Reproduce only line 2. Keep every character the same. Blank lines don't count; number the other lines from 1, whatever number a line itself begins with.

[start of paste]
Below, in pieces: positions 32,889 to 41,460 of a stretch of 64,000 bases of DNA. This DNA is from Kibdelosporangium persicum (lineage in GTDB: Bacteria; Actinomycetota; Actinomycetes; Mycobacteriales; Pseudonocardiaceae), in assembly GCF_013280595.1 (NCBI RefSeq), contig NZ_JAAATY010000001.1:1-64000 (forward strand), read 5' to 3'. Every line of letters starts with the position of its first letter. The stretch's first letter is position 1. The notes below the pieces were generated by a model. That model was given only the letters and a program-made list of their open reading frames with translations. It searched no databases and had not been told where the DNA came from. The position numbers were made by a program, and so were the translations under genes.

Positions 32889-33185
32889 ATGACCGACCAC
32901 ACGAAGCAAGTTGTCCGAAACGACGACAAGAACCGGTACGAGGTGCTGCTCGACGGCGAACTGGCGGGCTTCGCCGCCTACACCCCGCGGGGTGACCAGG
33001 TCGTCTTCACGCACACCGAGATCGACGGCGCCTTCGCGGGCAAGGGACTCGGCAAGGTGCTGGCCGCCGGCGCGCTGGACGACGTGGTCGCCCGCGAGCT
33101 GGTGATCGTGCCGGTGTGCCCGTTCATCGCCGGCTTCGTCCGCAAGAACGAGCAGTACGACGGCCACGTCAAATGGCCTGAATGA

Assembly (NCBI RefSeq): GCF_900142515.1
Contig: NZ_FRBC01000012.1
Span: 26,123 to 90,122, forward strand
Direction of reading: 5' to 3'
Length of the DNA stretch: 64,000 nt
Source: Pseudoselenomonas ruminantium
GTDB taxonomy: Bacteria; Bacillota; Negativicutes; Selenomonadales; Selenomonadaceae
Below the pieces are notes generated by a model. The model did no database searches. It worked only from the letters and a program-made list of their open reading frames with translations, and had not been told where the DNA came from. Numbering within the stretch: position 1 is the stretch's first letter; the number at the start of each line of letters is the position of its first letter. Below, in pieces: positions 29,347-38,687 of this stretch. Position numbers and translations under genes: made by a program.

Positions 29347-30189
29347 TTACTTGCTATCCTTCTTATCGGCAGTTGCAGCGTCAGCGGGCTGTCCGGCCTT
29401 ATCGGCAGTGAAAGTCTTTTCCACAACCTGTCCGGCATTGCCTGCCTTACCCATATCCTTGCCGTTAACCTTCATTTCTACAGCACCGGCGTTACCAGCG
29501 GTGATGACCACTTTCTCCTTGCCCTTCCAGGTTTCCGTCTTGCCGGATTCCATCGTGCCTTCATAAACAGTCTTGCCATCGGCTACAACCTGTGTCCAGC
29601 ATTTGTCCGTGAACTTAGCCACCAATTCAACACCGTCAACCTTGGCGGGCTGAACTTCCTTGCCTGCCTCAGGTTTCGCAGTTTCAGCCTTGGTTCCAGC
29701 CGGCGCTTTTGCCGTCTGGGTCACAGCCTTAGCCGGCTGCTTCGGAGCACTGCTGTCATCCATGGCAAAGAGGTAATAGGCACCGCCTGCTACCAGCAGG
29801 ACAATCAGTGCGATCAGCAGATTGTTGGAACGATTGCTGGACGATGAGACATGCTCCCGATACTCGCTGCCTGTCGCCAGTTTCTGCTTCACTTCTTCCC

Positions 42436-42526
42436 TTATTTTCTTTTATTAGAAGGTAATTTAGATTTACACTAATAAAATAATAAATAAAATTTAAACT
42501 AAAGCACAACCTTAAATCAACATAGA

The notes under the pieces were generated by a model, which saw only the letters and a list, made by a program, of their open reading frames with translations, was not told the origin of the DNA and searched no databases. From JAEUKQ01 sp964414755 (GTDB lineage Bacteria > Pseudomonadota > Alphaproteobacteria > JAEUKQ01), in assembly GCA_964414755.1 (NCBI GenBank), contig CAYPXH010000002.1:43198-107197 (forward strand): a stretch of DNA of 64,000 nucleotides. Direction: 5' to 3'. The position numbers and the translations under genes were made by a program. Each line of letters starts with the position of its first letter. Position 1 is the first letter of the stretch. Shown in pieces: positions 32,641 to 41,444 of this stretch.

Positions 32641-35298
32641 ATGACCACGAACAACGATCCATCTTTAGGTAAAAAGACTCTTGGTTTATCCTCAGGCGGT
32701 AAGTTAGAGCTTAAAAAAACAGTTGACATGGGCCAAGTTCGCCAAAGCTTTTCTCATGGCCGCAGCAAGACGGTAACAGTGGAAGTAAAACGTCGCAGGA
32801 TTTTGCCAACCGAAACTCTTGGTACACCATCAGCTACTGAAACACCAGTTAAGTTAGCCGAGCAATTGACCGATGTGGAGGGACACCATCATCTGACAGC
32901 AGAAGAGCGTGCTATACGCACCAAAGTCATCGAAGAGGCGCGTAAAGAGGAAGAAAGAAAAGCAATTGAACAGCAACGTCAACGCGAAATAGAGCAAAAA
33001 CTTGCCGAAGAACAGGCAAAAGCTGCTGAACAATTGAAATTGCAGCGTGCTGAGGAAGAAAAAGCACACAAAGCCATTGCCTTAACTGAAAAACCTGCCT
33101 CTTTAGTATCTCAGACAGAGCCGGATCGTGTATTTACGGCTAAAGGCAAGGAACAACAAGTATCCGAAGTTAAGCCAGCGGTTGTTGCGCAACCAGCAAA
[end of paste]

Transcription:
Positions 32889-33185